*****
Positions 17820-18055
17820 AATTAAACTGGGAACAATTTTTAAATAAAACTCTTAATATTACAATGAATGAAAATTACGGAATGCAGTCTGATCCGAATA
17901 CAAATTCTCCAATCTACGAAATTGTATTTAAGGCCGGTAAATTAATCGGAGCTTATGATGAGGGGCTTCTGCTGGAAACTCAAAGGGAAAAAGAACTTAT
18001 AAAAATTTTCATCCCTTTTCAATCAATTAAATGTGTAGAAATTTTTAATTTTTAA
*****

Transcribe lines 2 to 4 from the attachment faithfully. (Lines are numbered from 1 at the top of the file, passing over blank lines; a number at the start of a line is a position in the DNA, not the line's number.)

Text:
17820 AATTAAACTGGGAACAATTTTTAAATAAAACTCTTAATATTACAATGAATGAAAATTACGGAATGCAGTCTGATCCGAATA
17901 CAAATTCTCCAATCTACGAAATTGTATTTAAGGCCGGTAAATTAATCGGAGCTTATGATGAGGGGCTTCTGCTGGAAACTCAAAGGGAAAAAGAACTTAT
18001 AAAAATTTTCATCCCTTTTCAATCAATTAAATGTGTAGAAATTTTTAATTTTTAA